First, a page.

A top Chevron Corp. executive said Tuesday the push to displace as much as a fifth of the country's gasoline with ethanol will make it less likely the industry will build new domestic refineries.
"We'll take all the ethanol that corn growers produce. We'll use that enthusiastically" as a 10-percent blend with gasoline, Peter J. Robertson, Chevron's vice chairman, said in an interview with The Associated Press.
But Robertson, the No. 2 executive at the country's second largest oil company after Exxon, said he questions whether a goal of a 20-percent reduction in gasoline use, largely by substituting ethanol, can be achieved by 2017 as President Bush has urged.
The push for greater use of ethanol, now made from corn but presumed to be produced from switchgrass and other cellulosic sources in the future, has been framed largely in the context of a need for greater energy independence from imports.
But so has the need for more domestic refineries.
Some Republican lawmakers have cited the shortage of U.S. refining capacity as one reason for high gasoline prices, and the recent run-up in gasoline costs has been partly linked to unexpected refinery shutdowns.
No new U.S. refinery has been built since the 1970s. And while larger refineries have been expanded, U.S. demand for gasoline consistently requires some imports.
When asked if the company might invest in a new U.S. refinery, Robertson had a quick answer:
"Why would I invest in a refinery when you're trying to make 20 percent of the gasoline supply ethanol?"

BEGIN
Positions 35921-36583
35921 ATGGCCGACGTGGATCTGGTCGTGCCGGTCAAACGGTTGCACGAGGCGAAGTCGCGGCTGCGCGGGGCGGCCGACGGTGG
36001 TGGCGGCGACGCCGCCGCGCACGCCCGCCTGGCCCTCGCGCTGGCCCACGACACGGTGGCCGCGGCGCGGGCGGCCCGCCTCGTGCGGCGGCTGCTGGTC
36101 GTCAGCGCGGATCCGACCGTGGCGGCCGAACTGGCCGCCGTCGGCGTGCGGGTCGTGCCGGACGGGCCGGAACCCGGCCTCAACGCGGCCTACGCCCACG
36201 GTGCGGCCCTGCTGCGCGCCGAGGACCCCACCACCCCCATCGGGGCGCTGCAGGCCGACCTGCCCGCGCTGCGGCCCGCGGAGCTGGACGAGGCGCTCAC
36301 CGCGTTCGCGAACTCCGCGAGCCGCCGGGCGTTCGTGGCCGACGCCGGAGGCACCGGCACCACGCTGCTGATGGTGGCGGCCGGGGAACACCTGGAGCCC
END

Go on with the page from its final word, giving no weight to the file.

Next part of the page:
Robertson said Chevron supports expanded use of ethanol and is "not in any way threatened" by the corn-based fuel. "But it has implications for investments in the United States in refining," he acknowledged, because less gasoline will be needed.
Chevron is a partner in a new refinery project in India, is expanding a South Korea refinery and recently increased capacity at a Mississippi refinery, a company spokesman said.
On other subjects, Robertson said:
- Chevron supports federal action to address climate change and would favor putting a price on carbon emissions, as long it is applied broadly and included an economic "safety valve." "We think a state-by-state solution (to global warming) is a bad solution," he said, alluding to climate initiatives being taken by California and a number of other states.
- Chevron is ready to resolve the issue of royalty payments on a number of disputed deep-water drilling leases if the Interior Department agrees to extend the life of the leases. The 1998-99 Gulf of Mexico leases did not contain a provision that required royalty payments once oil prices reached a certain level. "We can put the price threshold back in these leases if our shareholders get some benefit" from lease extensions, said Robertson.
- That wider use of ethanol in gasoline does not threaten oil company market share. "There's enough (demand) to go around," he said. Chevron also is active in research into developing cellulosic ethanol, he said.